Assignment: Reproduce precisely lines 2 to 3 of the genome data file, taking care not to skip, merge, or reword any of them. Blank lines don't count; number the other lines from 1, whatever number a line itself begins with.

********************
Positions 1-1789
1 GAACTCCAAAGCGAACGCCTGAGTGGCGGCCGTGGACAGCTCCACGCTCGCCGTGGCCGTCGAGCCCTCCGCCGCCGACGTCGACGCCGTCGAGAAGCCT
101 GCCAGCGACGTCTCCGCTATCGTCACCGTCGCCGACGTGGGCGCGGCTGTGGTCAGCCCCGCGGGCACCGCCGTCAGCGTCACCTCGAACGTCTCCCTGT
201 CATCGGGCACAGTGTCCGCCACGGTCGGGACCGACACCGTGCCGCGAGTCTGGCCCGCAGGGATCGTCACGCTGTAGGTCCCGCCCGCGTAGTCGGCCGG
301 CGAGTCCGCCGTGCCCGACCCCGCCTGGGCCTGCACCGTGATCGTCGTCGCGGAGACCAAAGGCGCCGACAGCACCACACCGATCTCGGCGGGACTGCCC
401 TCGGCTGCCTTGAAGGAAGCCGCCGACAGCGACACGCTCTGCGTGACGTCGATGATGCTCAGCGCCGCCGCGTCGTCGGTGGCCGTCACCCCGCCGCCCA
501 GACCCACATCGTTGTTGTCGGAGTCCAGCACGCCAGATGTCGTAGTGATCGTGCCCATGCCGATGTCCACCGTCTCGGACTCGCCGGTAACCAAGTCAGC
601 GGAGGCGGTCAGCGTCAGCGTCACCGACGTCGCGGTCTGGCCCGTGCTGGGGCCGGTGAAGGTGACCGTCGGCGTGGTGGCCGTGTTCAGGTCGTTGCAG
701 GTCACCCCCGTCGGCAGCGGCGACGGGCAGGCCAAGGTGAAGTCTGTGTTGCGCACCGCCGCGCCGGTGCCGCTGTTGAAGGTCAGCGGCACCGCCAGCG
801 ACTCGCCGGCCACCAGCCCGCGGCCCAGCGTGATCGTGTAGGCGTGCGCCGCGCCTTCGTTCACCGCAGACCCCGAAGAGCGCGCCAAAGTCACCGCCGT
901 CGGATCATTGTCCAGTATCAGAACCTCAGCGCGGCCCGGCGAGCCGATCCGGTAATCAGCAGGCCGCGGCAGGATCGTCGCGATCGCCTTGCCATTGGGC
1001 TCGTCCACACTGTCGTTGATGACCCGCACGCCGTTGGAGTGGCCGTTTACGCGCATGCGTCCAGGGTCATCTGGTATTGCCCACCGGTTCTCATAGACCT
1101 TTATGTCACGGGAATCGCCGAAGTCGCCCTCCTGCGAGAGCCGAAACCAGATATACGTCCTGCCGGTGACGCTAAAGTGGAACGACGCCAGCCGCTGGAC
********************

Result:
1 GAACTCCAAAGCGAACGCCTGAGTGGCGGCCGTGGACAGCTCCACGCTCGCCGTGGCCGTCGAGCCCTCCGCCGCCGACGTCGACGCCGTCGAGAAGCCT
101 GCCAGCGACGTCTCCGCTATCGTCACCGTCGCCGACGTGGGCGCGGCTGTGGTCAGCCCCGCGGGCACCGCCGTCAGCGTCACCTCGAACGTCTCCCTGT